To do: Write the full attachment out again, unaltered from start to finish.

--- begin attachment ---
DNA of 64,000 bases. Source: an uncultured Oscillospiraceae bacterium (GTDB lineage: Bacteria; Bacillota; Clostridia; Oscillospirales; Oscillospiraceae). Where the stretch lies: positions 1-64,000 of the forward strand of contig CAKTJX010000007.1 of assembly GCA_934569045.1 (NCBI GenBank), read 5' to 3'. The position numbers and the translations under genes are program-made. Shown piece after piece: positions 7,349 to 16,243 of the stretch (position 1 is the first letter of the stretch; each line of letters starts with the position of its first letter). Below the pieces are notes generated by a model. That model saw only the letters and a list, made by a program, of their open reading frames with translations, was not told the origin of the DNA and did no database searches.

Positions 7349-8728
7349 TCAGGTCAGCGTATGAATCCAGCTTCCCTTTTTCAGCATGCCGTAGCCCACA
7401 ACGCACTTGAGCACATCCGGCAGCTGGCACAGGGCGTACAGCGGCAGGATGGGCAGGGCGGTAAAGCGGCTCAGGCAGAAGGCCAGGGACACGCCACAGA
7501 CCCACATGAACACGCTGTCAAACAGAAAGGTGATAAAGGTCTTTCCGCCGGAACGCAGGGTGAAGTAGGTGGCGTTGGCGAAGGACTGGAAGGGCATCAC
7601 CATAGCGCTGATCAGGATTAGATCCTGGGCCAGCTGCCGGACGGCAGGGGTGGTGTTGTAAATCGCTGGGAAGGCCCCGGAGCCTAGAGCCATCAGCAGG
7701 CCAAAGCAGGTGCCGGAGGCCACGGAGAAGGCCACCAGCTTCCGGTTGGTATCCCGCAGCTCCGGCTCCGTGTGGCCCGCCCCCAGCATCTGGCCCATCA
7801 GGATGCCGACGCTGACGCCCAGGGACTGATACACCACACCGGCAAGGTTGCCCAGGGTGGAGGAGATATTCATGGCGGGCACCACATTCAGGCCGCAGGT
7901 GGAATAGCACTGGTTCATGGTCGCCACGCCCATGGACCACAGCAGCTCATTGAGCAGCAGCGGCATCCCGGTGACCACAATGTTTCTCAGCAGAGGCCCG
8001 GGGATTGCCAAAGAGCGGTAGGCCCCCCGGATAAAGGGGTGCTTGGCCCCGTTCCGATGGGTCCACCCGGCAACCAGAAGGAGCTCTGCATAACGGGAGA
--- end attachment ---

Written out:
DNA of 64,000 bases. Source: an uncultured Oscillospiraceae bacterium (GTDB lineage: Bacteria; Bacillota; Clostridia; Oscillospirales; Oscillospiraceae). Where the stretch lies: positions 1-64,000 of the forward strand of contig CAKTJX010000007.1 of assembly GCA_934569045.1 (NCBI GenBank), read 5' to 3'. The position numbers and the translations under genes are program-made. Shown piece after piece: positions 7,349 to 16,243 of the stretch (position 1 is the first letter of the stretch; each line of letters starts with the position of its first letter). Below the pieces are notes generated by a model. That model saw only the letters and a list, made by a program, of their open reading frames with translations, was not told the origin of the DNA and did no database searches.

Positions 7349-8728
7349 TCAGGTCAGCGTATGAATCCAGCTTCCCTTTTTCAGCATGCCGTAGCCCACA
7401 ACGCACTTGAGCACATCCGGCAGCTGGCACAGGGCGTACAGCGGCAGGATGGGCAGGGCGGTAAAGCGGCTCAGGCAGAAGGCCAGGGACACGCCACAGA
7501 CCCACATGAACACGCTGTCAAACAGAAAGGTGATAAAGGTCTTTCCGCCGGAACGCAGGGTGAAGTAGGTGGCGTTGGCGAAGGACTGGAAGGGCATCAC
7601 CATAGCGCTGATCAGGATTAGATCCTGGGCCAGCTGCCGGACGGCAGGGGTGGTGTTGTAAATCGCTGGGAAGGCCCCGGAGCCTAGAGCCATCAGCAGG
7701 CCAAAGCAGGTGCCGGAGGCCACGGAGAAGGCCACCAGCTTCCGGTTGGTATCCCGCAGCTCCGGCTCCGTGTGGCCCGCCCCCAGCATCTGGCCCATCA
7801 GGATGCCGACGCTGACGCCCAGGGACTGATACACCACACCGGCAAGGTTGCCCAGGGTGGAGGAGATATTCATGGCGGGCACCACATTCAGGCCGCAGGT
7901 GGAATAGCACTGGTTCATGGTCGCCACGCCCATGGACCACAGCAGCTCATTGAGCAGCAGCGGCATCCCGGTGACCACAATGTTTCTCAGCAGAGGCCCG
8001 GGGATTGCCAAAGAGCGGTAGGCCCCCCGGATAAAGGGGTGCTTGGCCCCGTTCCGATGGGTCCACCCGGCAACCAGAAGGAGCTCTGCATAACGGGAGA